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The committee's decision comes nearly two weeks after the two countries first met and agreed in principle to a role for North Korea at the Games, to be based in Pyeongchang, South Korea.

The diplomatic breakthrough resulting in inter-Korea talks — the first high-level dialogue since late 2015 — occurred after the North's leader, Kim Jong-un, made conciliatory overtures during his annual New Year's Day speech.

The same speech also contained boastful rhetoric aimed at Washington, a key South Korean ally, about the North's advancing nuclear weapons and ballistic missile capabilities, an increasing threat to the United States mainland.

Despite the South's desire for a denuclearized peninsula, its officials quickly offered talks, hoping to use the Olympics as a catalyst for peace and perhaps reduce tensions on the peninsula. The relationship has grown worse in the last year after a series of internationally condemned provocations by the North, including an underground nuclear test and the test launch of three intercontinental ballistic missiles.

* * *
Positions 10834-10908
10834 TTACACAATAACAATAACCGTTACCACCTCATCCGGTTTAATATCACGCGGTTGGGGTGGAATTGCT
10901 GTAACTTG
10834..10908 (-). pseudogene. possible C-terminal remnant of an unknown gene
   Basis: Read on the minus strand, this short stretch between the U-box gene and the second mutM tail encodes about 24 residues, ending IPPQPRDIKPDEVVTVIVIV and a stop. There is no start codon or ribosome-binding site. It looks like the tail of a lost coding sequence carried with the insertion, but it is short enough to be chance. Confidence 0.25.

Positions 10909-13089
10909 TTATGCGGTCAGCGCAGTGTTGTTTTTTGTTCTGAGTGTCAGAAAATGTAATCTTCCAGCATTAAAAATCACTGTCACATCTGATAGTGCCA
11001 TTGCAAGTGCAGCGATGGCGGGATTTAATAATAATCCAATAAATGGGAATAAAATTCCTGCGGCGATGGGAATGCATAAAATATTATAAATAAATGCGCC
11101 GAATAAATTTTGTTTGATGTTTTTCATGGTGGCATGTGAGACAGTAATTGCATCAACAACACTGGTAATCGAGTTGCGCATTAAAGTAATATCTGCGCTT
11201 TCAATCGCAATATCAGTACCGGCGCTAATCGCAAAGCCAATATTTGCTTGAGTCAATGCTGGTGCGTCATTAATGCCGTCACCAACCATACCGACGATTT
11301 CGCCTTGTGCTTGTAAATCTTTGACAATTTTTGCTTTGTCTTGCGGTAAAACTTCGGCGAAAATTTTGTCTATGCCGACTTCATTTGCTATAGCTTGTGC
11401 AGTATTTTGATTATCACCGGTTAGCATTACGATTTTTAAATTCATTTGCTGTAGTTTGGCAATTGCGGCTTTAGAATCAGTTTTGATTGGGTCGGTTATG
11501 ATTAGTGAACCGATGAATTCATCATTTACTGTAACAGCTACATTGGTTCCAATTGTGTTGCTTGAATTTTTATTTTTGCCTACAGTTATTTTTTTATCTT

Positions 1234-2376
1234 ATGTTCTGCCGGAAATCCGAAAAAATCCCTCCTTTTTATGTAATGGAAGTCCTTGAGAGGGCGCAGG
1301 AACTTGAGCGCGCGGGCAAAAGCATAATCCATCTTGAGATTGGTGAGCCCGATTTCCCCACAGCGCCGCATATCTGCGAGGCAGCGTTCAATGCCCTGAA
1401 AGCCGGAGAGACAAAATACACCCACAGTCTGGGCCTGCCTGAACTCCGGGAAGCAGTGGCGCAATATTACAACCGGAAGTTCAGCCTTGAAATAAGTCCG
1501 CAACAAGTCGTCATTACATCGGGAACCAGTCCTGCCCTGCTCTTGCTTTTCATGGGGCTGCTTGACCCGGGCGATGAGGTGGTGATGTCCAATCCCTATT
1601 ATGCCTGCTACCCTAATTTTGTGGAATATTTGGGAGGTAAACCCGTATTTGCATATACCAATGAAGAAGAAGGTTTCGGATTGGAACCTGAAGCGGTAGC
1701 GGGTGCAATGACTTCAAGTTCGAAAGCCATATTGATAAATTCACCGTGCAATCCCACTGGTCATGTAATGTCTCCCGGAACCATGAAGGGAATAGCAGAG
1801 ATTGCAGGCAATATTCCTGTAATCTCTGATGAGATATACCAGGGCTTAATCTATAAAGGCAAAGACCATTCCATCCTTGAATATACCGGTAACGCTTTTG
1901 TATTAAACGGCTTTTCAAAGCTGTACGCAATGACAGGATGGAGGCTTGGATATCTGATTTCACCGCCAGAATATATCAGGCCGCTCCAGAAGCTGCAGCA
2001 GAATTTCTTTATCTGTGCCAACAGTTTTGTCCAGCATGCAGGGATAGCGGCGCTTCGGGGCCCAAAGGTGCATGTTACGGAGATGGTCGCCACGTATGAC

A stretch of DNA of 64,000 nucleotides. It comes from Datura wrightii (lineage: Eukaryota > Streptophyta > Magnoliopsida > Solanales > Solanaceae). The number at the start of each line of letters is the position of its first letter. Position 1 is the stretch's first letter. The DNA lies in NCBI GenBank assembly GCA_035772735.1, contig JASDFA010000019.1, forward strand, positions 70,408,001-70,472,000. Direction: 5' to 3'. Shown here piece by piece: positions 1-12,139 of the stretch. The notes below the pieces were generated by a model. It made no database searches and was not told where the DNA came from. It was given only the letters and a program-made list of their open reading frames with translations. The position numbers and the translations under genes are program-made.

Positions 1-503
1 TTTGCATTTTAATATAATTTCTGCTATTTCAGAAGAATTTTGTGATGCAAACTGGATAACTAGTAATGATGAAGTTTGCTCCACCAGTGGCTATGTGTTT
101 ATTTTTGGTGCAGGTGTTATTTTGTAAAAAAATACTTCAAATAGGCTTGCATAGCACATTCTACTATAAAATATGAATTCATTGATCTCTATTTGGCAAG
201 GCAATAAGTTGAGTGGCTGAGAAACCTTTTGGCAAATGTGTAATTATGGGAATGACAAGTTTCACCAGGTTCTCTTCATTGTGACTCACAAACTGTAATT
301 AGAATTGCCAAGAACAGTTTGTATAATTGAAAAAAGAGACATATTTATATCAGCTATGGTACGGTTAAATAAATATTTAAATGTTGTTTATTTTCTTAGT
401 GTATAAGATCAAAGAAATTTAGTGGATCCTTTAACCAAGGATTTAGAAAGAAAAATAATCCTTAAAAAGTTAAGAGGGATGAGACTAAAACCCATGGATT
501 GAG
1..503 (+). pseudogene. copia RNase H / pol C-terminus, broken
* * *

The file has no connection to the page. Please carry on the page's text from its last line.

The agreement to walk together at the opening ceremony under a unification flag and to field an inter-Korean hockey team was an unexpected development this close to the Games.

"Let us not forget that such an agreement would have seemed impossible only a few weeks ago," Bach said during his announcement.

Over the years, the two nations — which share a common language and culture spanning hundreds of years — have endured periods of tension and occasional cooperation. The relationship has turned sour in the last decade, especially as the North's pursuit of nuclear weapons began to show real signs of progress.

In addition to competing with the South, the North also negotiated the ability to bring a 140-person orchestra and a 230-person cheering squad — part of a broader charm offensive that outside analysts say appears aimed at highlighting the isolated nation's arts and culture programs.

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The North also plans to send a taekwondo demonstration team and to participate in shared cultural events with the South. Many of the details and planning for specific dates and venues were still being negotiated.